Breast cancer is a heterogeneous tumor type characterized by a complex spectrum of molecular aberrations, resulting in a diverse array of malignant features and clinical outcomes. Deciphering the molecular mechanisms that fuel breast cancer development and act as determinants of aggressiveness is a primary need to improve patient management. Among other alterations, aberrant expression of microRNAs has been found in breast cancer and other human tumors, where they act as either oncogenes or tumor suppressors by virtue of their ability to finely modulate gene expression at the post-transcriptional level. In this study, we describe a new role for miR-181a/b as negative regulators of the DNA damage response in breast cancer, impacting on the expression and activity of the stress-sensor kinase ataxia telangiectasia mutated (ATM). We report that miR-181a and miR-181b were overexpressed in more aggressive breast cancers, and their expression correlates inversely with ATM levels. Moreover we demonstrate that deregulated expression of miR-181a/b determines the sensitivity of triple-negative breast cancer cells to the poly-ADP-ribose-polymerase1 (PARP1) inhibition. These evidences suggest that monitoring the expression of miR-181a/b could be helpful in tailoring more effective treatments based on inhibition of PARP1 in breast and other tumor types.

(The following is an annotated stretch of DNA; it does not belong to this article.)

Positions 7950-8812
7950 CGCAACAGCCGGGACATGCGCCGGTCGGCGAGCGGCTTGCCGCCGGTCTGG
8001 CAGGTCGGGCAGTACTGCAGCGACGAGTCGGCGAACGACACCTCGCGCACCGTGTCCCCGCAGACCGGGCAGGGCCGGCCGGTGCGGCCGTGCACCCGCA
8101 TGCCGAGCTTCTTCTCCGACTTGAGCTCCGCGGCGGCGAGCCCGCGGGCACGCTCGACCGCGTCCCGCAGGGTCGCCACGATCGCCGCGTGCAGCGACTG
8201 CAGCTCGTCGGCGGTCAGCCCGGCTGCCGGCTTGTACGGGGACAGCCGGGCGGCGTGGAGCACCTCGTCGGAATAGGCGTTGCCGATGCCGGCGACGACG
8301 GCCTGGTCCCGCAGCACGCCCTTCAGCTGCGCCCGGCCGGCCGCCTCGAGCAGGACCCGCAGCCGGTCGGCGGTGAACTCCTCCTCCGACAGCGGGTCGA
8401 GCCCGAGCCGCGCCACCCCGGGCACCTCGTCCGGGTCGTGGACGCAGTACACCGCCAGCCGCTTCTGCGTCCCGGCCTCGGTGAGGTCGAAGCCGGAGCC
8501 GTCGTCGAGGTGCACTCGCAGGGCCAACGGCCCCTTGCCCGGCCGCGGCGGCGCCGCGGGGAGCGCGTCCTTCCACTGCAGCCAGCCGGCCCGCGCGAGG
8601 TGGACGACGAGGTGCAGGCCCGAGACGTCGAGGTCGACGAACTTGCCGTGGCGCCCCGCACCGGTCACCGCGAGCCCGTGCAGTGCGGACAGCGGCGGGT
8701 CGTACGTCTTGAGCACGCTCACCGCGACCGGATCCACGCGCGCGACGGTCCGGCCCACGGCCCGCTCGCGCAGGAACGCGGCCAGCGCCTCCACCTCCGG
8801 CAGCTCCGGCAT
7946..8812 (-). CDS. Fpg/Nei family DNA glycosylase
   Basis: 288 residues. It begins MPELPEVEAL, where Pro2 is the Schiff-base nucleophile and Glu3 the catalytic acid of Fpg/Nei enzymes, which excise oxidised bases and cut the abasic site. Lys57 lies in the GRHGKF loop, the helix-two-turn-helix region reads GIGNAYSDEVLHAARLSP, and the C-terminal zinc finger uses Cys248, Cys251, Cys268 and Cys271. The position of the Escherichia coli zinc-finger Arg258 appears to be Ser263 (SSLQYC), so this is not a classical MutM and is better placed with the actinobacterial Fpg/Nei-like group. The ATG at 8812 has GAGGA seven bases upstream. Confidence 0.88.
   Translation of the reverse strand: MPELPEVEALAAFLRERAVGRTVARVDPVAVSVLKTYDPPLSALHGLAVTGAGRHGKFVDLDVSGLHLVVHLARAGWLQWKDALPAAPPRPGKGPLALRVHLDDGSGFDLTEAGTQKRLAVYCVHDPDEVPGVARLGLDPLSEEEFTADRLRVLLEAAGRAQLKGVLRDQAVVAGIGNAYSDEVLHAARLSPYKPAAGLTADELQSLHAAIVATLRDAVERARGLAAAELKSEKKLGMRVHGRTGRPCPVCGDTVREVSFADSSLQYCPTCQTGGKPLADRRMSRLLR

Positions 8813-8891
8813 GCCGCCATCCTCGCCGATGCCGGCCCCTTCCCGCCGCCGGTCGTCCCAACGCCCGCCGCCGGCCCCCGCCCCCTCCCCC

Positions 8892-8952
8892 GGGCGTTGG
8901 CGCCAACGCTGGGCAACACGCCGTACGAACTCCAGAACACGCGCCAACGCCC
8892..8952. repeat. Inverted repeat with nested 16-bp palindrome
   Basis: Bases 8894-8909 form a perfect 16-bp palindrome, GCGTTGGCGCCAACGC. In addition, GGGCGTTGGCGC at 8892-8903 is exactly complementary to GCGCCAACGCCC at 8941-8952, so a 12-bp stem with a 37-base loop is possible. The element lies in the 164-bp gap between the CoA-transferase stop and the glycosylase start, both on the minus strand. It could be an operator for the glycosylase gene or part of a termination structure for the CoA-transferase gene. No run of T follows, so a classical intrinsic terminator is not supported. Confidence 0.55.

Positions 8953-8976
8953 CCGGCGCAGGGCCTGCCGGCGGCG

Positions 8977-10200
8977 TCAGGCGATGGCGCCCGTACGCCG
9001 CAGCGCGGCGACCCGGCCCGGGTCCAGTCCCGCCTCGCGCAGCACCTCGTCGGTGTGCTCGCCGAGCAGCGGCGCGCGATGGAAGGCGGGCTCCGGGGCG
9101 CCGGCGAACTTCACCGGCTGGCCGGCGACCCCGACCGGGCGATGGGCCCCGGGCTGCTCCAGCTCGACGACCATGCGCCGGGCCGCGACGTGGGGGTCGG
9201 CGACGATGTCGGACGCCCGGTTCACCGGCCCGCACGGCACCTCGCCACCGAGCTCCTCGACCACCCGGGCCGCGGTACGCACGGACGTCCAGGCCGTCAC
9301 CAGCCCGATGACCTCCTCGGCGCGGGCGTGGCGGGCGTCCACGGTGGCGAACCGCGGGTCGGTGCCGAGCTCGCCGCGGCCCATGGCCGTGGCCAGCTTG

Keywords: ATM; BRCA1; BRCAness; DNA damage response; PARP inhibitors; breast cancer; microRNA.